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Williams' co-founder quits

2011-11-29 09:03

SAO PAULO, Brazil - Williams co-founder Patrick Head will end his involvement in the Formula 1 team after its worst season in the sport.

Head said: "I'm not going to be directly part of the Williams F1 programme next year."

The former World champion team ended the season in Brazil ninth overall in the Constructors' standings with only five points to its credit from 19 races - its worst result since 1978, when points were awarded only to the top six finishers in a race and they scored 11. Two years later, they were to constructor.

WORLD-BEATERS

Had the 2011 season's tally been calculated under that system, or even the one in force up until 2010 rewarding the top eight, they would have ended up with nothing.

Head, who set up Williams Grand Prix Engineering with principal Frank Williams in 1977 and designed a series of world-beating cars, said he would focus on work for Williams Hybrid Power, which deals with flywheel technology for broader commercial use in buses and trains.

He said: "I certainly didn't have an ambition to stop my involvement in F1 with a season like this last one we've just had but when I have a look at what specifically I can do to assist (technical director) Mike Coughlan and (chief operations officer) Mark Gillan and (head of aerodynamics) Jason Somerville, I came to the conclusion that it isn't really enough to justify me carrying on doing the same thing.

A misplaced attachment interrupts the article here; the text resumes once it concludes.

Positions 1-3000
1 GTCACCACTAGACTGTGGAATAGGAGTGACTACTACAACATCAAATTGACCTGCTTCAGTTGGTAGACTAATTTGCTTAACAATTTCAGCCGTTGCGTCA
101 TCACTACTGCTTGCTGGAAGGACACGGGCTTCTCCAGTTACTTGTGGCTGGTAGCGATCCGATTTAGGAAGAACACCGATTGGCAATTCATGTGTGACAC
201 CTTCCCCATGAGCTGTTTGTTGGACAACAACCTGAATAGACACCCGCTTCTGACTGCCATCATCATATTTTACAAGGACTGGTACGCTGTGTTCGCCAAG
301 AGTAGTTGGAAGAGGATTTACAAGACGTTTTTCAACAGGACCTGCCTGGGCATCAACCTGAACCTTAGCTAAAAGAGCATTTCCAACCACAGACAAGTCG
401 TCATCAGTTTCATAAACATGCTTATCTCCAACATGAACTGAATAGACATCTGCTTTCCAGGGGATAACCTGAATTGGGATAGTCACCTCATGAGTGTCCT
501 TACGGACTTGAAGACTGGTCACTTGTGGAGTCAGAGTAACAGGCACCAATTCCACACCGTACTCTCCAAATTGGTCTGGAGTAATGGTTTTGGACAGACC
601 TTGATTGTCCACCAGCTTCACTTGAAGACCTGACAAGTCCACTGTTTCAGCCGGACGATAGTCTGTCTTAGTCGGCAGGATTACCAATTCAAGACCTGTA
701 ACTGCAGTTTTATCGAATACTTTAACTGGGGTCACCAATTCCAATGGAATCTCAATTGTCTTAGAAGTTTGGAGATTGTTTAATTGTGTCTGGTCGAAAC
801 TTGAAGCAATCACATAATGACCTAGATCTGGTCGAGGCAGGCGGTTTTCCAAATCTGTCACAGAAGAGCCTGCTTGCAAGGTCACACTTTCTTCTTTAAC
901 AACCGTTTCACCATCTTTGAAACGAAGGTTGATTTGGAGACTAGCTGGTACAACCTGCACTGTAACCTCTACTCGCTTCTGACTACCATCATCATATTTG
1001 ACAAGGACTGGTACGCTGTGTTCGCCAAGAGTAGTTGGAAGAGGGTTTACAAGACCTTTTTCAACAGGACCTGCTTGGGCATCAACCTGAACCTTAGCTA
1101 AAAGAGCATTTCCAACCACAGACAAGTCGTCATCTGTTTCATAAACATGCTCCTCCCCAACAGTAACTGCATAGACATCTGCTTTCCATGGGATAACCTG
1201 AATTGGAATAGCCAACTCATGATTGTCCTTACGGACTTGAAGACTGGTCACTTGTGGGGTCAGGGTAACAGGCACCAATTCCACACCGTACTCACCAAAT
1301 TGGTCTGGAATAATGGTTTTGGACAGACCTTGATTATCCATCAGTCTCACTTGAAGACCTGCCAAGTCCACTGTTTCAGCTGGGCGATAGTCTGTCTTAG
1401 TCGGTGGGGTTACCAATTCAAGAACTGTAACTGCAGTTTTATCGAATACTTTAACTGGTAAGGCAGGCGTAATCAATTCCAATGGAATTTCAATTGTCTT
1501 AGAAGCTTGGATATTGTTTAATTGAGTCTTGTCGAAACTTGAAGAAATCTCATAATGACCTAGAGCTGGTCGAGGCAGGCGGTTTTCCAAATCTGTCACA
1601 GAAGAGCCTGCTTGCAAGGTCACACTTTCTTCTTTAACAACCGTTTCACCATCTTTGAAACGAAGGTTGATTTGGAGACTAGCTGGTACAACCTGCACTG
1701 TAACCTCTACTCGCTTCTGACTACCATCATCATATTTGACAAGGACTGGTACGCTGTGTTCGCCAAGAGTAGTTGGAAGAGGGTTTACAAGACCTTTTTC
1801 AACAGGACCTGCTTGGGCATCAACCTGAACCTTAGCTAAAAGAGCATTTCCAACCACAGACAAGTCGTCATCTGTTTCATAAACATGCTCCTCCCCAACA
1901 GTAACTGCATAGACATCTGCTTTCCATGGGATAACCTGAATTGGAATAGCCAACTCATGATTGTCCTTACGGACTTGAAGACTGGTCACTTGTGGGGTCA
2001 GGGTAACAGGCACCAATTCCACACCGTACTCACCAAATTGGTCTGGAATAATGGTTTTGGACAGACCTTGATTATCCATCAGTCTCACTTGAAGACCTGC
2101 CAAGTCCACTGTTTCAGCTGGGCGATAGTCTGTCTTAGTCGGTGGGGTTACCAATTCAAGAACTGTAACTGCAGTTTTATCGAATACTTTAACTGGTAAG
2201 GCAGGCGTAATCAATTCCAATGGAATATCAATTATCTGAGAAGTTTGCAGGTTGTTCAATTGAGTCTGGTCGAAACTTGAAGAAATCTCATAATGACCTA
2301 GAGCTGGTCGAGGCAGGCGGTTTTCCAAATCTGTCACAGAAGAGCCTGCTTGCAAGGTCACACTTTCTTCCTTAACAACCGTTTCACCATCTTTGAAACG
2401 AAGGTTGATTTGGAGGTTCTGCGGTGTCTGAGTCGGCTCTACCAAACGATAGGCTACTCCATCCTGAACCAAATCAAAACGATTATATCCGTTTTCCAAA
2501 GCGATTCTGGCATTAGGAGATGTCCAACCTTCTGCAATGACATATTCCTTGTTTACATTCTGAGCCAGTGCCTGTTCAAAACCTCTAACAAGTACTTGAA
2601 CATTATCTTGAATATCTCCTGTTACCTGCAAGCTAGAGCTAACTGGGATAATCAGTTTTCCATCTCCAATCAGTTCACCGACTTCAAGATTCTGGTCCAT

"It's not interesting for me and it's not good for the company so I decided to have a change of focus, that's all. I certainly think those three people are good and I'm quite certain they will lift the capability of the company but we've fallen into quite a poor level, quite a long way to go.

"It's not going to happen over a one-year cycle."

16 WORLD TITLES

Head sold more than half of his shares in Williams earlier in 2011, netting more than R418-million when the team made an initial public offering.

Williams won nine Constructors' and seven Drivers' championships between 1980 and 1997 but has not won a race since Colombian Juan Pablo Montoya's triumph in the 2004 Brazilian GP.

The team has yet to name its 2012 drivers although one is expected to be Pastor Maldonado who scored only one point in 2011 but brings substantial funding with him from state oil company PDVSA.

Reuters